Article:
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Lauren Berlant Death – Professor Lauren Berlant is Dead, Cause of Death

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Lauren Berlant Death – Obituary: Lauren Berlant, Former George M. Pullman Distinguished Service Professor of English at the University of Chicago has passed away. Her death was announced on June 28, 2021. However, details surrounding her cause of death has not been revealed yet.

Lauren Berlant received her Phd from Cornell University. A private, statutory, Ivy League and land-grant research university in Ithaca, New York. Founded in 1865 by Ezra Cornell and Andrew Dickson White, the university was intended to teach and make contributions in all fields of knowledge—from the classics to the sciences, and from the theoretical to the applied. These ideals, unconventional for the time, are captured in Cornell’s founding principle, a popular 1868 quotation from founder Ezra Cornell: “I would found an institution where any person can find instruction in any study.”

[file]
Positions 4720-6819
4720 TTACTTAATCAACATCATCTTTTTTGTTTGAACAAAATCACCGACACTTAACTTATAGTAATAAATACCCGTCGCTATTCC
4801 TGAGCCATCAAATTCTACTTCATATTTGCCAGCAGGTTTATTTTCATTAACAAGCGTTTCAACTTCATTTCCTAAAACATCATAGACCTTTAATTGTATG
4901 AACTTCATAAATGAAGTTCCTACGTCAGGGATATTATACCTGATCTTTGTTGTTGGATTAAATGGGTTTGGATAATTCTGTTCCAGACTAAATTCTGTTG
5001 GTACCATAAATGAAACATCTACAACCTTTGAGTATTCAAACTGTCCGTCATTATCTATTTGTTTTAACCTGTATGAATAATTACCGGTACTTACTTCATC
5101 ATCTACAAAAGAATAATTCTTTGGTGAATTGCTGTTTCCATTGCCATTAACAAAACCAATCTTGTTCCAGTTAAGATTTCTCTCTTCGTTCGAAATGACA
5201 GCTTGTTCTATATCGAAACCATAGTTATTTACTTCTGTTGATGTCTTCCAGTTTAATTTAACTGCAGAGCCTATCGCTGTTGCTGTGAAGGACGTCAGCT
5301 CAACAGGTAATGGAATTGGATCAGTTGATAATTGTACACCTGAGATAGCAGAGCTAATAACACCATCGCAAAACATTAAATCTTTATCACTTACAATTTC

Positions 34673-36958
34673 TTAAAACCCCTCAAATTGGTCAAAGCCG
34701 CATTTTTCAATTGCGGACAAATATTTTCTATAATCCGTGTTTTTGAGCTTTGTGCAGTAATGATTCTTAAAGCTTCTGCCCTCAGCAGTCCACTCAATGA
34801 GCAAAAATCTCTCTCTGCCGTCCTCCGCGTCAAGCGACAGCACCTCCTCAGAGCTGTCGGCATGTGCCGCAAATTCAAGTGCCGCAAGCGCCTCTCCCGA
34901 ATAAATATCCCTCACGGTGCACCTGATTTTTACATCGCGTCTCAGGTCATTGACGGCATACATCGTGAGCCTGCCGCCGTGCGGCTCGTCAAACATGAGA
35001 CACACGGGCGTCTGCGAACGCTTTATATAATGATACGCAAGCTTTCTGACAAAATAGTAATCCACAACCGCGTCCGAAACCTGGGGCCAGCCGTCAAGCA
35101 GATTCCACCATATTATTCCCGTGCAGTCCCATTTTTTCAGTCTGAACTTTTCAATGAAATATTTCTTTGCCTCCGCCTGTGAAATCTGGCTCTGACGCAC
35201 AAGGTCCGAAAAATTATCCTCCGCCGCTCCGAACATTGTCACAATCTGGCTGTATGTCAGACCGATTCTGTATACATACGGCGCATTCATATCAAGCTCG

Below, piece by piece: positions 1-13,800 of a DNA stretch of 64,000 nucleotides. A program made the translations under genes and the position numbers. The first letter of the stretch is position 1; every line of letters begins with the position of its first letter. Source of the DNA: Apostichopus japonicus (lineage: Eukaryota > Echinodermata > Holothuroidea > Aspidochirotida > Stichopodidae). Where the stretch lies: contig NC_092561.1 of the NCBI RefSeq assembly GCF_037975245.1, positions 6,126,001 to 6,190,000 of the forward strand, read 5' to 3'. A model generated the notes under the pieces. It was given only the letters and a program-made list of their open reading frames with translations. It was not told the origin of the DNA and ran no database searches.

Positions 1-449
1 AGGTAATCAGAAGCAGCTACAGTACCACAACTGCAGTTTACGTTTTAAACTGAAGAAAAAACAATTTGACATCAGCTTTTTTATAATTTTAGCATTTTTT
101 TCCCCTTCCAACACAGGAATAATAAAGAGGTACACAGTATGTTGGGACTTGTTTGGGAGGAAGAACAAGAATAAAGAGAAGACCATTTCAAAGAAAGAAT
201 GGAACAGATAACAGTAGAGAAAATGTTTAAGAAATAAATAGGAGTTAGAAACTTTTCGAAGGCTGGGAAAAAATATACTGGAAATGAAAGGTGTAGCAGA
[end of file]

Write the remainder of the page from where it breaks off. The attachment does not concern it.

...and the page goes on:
Lauren Berlant first three books are The Anatomy of National Fantasy, The Female Complaint and The Queen of America Goes to Washington City.

Berlant was a member of Feel Tank Chicago and has edited books on Compassion (2004) and Intimacy (2001), which won an award for the best special issue among all journals in the same year from the Academy of American Publishers, and which are interlinked with their work in feminist and queer theory in essays like “Sex in Public” (Critical Inquiry (1999)), Our Monica, Ourselves: Clinton and the Affairs of State (with Lisa Duggan, 2001) and Venus Inferred (with photographer Laura Letinsky, 2001). Berlant worked with many journals, including as editor of Critical Inquiry and Public Culture, and helped to has chaired the Center for Gender Studies at the University of Chicago.